No wonder that she tried to turn the conversa-tion, and to elude the keen scrutiny of those search-ing eyes which could read through and through herheart and character. It was not impertinence and88 A WORD TO THE WEARY,not unkindness on his part ; but, like a skillful sur-geon, he would probe deeper and deeper until thepoor sinner herself should understand the natureof her malady. He intended to cure, but he couldnot do this until he went to the very seat of thedisease.She had first perceived that he was a prophet.But by and by, to her wondering mind, he hadsaid, " I am the Messiah.^' Just then the disciplescame, and while they " marveled that he talked withthe woman, yet no man said. What seekest thou ?or. Why talkest thou with her ?" They thought itstrange, for men did not usually speak with a womanin public, but " the woman left her water-pot andwent her way into the city, and saith to the men,Come, see a man which told me all things that everI did : is not this the Christ?"This was an exaggeration, a wild statement, butit was natural in her state of mind. What he didtell her showed that he knew all that ever she did,and with a quick flash of memory, like that whicha man has when drowning, she did have broughtback to her the salient points in a godless, sinfullife. The whole course of her past life, with all itssorrows and all its sins, was made to stand out invivid colors, and her heart sank within her, as sheNOT SOUGHT, BUT FOUND. 89thought that here was a stranger who knew all abouther." The word of God is quick and powerful, andsharper than any two-edged sword, piercing even tothe dividing asunder of soul and spirit, and of the joints and marrow, and is a discerner of thethoughts and intents of the heart." Our Lordknew just what he was striking at and the wordthat was needed. It was not a random shot, buta centre shot at short range, and the cry came forthshowing that the heart was struck. " All her sinswere set in order before her," and hastily leavingher water-pot, just as the fishermen left their nets,she hurried away to Sychar to tell the people the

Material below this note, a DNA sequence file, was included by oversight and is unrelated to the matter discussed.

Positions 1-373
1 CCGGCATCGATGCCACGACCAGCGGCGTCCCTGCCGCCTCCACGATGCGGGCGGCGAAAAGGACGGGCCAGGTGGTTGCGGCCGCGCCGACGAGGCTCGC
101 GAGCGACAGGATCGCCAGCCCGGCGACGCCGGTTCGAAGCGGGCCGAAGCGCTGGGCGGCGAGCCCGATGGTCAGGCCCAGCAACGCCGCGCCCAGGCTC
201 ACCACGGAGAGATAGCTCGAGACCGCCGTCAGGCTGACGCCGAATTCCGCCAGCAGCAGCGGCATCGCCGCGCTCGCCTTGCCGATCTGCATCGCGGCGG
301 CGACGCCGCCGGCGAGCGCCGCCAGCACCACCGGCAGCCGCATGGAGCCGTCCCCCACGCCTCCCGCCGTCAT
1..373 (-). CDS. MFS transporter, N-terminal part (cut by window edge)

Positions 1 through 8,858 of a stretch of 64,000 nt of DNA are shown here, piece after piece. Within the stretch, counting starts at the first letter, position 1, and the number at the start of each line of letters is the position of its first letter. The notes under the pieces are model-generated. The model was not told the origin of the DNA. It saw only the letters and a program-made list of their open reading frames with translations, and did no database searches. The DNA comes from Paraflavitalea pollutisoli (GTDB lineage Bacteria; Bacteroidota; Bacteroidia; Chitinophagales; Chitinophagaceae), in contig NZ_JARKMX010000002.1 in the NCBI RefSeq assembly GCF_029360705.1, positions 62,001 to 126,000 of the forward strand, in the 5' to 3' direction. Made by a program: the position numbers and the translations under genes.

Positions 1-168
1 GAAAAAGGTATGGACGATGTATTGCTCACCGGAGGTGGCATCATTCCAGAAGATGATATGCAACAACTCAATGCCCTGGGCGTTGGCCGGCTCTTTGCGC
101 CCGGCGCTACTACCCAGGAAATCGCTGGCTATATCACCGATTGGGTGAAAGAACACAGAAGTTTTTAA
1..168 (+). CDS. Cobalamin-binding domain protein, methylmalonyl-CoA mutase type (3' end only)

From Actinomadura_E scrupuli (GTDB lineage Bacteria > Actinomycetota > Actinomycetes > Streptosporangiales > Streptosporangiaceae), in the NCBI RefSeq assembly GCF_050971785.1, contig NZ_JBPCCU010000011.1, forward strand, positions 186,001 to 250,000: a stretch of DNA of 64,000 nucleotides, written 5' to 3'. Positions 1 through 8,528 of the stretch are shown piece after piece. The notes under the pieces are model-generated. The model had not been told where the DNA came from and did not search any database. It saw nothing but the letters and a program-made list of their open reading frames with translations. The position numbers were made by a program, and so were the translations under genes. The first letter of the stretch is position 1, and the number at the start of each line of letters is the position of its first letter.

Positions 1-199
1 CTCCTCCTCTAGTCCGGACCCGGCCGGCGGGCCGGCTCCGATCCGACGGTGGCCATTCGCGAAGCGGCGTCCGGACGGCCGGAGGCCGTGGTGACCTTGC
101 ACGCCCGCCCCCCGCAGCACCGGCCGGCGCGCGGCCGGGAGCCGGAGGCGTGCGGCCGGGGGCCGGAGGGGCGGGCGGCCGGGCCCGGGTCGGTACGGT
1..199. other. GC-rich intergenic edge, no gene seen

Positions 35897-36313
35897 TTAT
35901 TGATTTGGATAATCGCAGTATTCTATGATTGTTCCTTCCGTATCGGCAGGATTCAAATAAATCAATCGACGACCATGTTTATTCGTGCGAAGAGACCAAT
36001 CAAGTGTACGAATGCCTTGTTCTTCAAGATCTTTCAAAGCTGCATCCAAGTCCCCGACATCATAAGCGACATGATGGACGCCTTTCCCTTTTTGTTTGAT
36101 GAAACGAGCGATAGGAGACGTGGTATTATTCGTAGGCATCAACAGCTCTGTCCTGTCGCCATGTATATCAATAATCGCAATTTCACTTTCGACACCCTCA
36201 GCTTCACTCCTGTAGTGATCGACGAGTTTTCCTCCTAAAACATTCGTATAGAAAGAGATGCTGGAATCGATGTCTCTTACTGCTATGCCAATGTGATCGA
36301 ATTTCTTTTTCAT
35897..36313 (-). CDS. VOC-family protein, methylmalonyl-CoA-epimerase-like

good news that the Messiah had come. "Come,see a man which told me all things that ever Idid."If she had stopped at this the men might havethought that there was some wandering juggler orsoothsayer or fortune-teller out there at the well.They might have thought that John the Baptisthad suddenly appeared, or that God had raised upanother prophet and sent him to Samaria, as hehad sent prophets in the olden time.But she did not stop at that. " Is not this theChrist?" she asked. He had told her so, and had90 A WORD TO THE WEARY.confirmed it by telling her "all that ever she did."But the news seemed too good to be true ; and, be-sides, he was not a Samaritan. Evidently he wasa Jew, and claimed that salvation was of the Jews.Still there was a strange power in the man ù a won-drous insight into character, a marvelous fascina-tion about the way in which he had talked to her.All that she could say was, "Come and see foryourselves. Is not this the Christ?"What a wondrous change had been wrought bythese words to one who was weary ! She had goneout to the well to draw water. She was a sinner,but the burden of her sin was as light to her as herempty water-pot. It did not concern her in the least.She was ready for a talk even with a stranger, andthat stranger a Jew. To bandy a few words of im-pertinence would serve to while away a few idlemoments. She did not know the man, nor did shecare to know him or to know what he was doingthere.It could have been but a short conversation, forwhile they were talking the discijiles came, back with the bread they had bought. But what achange had come over the whole heart and life of that poor woman ! Saul went out to look after hisfather's asses, and was anointed a king. But thisNOT SOUGHT, BUT FOUND. 91woman went out for a water-pot of water, and cameback without the water-pot, but with a well of livingwater springing up in her own heart unto life ever-lasting.And, not content to keep the secret to herself,